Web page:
August 29, 2011
Early Price Peak for Corn and Soybeans?
The 2011-12 corn and soybean marketing years will be characterized by the need to reduce consumption of both crops. The magnitude of those needed reductions are not yet known and the prices needed to make those cuts will depend on the strength of underlying demand.
Based on the most recent USDA projections and the assumption that year ending stocks need to be maintained at or above 5 percent of consumption, corn use would need to be reduced by only about 30 million bushels, or 0.2 percent, during the year ahead. Soybean consumption would need to be reduced by 122 million bushels, or 3.7 percent. The actual reductions needed will depend on the final consumption estimates for the 2010-11 marketing year, the magnitude of old crop inventories on September 1, and the size of the 2011 harvest.
Unfolding evidence suggests that the 2011 U.S. corn crop could be smaller than the initial projection of 12.914 billion bushels. Preliminary certified acreage data released by USDA's Farm Service Agency (FSA) suggests that planted acreage fell short of the NASS estimate of 92.282 million acres. In addition, weather conditions since late July in conjunction with early harvest results and yield survey results suggest that the U.S. average yield may be below the initial USDA forecast of 153 bushels. The USDA will release new production forecasts on September 12 and October 12. The final FSA acreage data, along with any additional information from the monthly NASS surveys, will be incorporated in the October production forecast. History also suggests that the October yield forecast will be reasonably close to the final estimate. The corn market is clearly expecting a substantial reduction in the forecast of 2011-12 marketing year corn supplies.
For soybeans, there is less as well as conflicting evidence about potential crop size. The USDA's initial forecast of the U.S. average yield of 41.4 bushels was surprisingly small. At the same time, August weather has not been uniformly favorable for soybean crop development and FSA acreage data suggests that planted acreage may have been even less than the 74.958 million estimated by NASS. Recent price behavior suggests that the market is expecting a smaller crop than the current USDA forecast of 3.056 billion bushels.
Some of the needed reduction in corn and soybean consumption during the 2011-12 marketing year may occur as a result of weaker demand. There are multiple sources of a potentially weaker demand scenario for U.S. corn and soybean crops. These include the generally weak economic environment and continued high unemployment rate that could weaken demand for meat and livestock products; the current abundance of competitively priced wheat that could be substituted for corn and soybean meal in livestock feed rations; lower energy prices that would weaken the demand for biofuels; and larger South American crops in response to the current high prices.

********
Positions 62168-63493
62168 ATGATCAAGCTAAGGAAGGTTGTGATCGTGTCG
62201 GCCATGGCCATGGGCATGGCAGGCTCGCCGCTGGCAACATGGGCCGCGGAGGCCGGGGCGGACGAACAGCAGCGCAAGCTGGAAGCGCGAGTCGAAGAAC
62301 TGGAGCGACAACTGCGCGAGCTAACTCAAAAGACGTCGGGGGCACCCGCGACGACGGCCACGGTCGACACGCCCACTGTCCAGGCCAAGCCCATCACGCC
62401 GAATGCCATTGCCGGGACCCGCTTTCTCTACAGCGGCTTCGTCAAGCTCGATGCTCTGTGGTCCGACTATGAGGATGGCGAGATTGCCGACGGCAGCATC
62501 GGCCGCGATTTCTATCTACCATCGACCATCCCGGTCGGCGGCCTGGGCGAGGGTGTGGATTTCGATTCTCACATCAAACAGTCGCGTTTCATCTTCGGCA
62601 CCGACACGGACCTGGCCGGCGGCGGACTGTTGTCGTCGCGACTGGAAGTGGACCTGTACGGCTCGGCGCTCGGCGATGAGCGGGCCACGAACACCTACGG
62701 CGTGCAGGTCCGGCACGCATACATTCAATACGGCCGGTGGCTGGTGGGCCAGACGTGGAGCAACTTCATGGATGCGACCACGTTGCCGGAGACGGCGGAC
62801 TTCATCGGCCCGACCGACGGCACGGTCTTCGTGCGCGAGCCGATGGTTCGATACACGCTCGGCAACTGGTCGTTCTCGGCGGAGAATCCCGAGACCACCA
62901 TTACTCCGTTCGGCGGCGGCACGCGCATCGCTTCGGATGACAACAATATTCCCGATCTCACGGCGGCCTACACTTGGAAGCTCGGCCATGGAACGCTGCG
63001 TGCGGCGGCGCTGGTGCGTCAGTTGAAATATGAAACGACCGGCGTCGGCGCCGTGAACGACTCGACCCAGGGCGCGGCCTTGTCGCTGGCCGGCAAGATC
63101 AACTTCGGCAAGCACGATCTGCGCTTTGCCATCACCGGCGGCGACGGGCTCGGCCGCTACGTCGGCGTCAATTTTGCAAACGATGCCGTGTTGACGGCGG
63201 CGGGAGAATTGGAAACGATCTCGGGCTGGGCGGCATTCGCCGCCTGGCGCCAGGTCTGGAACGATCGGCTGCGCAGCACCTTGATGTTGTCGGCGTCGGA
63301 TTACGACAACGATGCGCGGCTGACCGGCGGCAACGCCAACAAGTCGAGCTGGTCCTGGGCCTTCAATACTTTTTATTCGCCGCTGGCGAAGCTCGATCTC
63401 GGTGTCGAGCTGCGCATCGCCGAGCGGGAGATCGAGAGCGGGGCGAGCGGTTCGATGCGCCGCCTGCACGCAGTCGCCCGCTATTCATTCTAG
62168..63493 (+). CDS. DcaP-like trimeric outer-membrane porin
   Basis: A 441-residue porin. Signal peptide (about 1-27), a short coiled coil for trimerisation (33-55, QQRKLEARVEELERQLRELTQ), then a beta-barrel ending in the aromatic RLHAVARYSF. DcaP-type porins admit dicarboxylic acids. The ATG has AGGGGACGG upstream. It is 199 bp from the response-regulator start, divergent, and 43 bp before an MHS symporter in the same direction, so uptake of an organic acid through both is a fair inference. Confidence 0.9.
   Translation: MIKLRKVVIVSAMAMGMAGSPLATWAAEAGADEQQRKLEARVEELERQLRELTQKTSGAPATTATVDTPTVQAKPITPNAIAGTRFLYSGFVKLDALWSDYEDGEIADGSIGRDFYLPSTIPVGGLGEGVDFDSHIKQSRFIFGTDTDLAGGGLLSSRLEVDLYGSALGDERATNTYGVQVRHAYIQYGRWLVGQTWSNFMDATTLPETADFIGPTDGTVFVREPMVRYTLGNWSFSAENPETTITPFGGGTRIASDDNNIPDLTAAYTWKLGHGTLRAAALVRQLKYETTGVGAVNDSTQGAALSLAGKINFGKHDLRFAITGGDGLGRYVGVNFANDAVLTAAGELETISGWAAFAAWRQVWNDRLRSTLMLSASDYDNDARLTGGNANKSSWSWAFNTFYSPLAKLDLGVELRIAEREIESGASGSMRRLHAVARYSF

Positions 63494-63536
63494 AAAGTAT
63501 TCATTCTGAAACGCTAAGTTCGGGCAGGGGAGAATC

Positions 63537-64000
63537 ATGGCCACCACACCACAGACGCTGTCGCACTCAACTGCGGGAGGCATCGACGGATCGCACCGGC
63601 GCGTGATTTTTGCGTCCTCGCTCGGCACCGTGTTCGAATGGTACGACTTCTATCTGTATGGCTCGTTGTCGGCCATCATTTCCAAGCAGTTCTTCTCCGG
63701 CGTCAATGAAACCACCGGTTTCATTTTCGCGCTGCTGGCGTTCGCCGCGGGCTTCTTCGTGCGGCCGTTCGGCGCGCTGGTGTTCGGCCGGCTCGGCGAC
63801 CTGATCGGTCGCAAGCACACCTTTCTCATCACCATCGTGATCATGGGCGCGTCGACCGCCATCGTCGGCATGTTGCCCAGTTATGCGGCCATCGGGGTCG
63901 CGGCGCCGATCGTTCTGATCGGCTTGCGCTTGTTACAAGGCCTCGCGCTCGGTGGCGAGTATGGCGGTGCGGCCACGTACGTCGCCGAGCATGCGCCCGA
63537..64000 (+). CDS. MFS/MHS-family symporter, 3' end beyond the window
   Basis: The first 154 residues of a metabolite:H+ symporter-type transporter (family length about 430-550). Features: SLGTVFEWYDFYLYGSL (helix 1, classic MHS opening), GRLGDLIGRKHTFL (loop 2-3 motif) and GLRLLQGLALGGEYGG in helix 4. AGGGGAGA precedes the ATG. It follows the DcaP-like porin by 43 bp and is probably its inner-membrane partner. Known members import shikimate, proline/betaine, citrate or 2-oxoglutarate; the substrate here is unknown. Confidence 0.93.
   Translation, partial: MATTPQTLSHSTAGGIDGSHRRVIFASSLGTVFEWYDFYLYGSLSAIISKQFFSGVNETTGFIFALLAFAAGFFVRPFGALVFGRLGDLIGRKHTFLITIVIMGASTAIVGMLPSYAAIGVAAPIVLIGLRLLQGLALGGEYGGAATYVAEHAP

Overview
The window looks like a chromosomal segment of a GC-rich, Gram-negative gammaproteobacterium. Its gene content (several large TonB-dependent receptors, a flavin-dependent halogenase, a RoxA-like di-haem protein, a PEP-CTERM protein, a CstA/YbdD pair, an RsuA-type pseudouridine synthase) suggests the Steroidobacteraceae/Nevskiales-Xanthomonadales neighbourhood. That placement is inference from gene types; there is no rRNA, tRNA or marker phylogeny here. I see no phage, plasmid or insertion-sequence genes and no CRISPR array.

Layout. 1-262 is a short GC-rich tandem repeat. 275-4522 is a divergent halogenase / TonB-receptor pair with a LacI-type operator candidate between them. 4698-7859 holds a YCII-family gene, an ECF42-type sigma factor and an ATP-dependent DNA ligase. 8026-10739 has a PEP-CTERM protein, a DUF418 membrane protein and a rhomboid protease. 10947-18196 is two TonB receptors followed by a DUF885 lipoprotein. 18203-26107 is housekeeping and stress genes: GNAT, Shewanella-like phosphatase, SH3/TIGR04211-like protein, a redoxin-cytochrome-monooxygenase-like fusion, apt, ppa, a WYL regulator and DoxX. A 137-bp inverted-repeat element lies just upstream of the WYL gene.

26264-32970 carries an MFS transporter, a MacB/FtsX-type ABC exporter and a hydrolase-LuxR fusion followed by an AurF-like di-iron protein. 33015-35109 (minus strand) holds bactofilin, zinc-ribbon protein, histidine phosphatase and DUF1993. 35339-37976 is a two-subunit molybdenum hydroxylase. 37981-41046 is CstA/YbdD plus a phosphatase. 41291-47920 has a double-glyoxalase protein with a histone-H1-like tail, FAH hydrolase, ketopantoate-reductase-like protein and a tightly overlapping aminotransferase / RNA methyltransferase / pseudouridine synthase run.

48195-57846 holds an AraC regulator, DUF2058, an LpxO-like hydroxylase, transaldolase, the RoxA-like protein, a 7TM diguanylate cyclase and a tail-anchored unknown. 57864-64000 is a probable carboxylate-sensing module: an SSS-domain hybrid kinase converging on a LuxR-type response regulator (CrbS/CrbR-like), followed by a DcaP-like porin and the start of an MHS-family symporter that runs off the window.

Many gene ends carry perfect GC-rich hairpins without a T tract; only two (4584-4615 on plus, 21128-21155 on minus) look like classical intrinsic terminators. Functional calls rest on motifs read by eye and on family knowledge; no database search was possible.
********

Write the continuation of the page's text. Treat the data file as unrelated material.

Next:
Depending on the size of the 2011 harvest and the size of the old crop inventories at the beginning of the 2011-12 marketing year, weaker demand may not be sufficient to ration supplies. The market is currently reflecting expectations that higher corn and soybean prices will also be required to limit consumption. The market response to prospects for smaller supplies suggests that a "short crop" price pattern for corn and soybeans may unfold during the year ahead. Such a pattern would point to a price peak very early in the marketing year and then declining prices as the year progresses as evidence of slowing consumption unfolded. Elements for a decline in the rate of consumption may already be in place. The number of cattle in feedlots, for example, is currently high due to drought conditions in the southwest. Feedlot numbers will likely decline over the coming year. The profitability of poultry, milk, and hog production is being reduced by current price relationships. The ethanol blender tax credit is due to expire at the end of 2011 so that ethanol production above the mandated level will require favorable blending margins. Still, there is a lot of uncertainty about demand for U.S. corn and soybeans. These uncertainties include corn demand from China and the size of the upcoming South American crops.
While a lot of unknowns persist, it now appears that smaller supplies will push corn and soybean prices even higher in the short run, with prices peaking early in the marketing year and moving erratically lower into the winter.
Issued by Darrel Good
Department of Agricultural and Consumer Economics
University of Illinois
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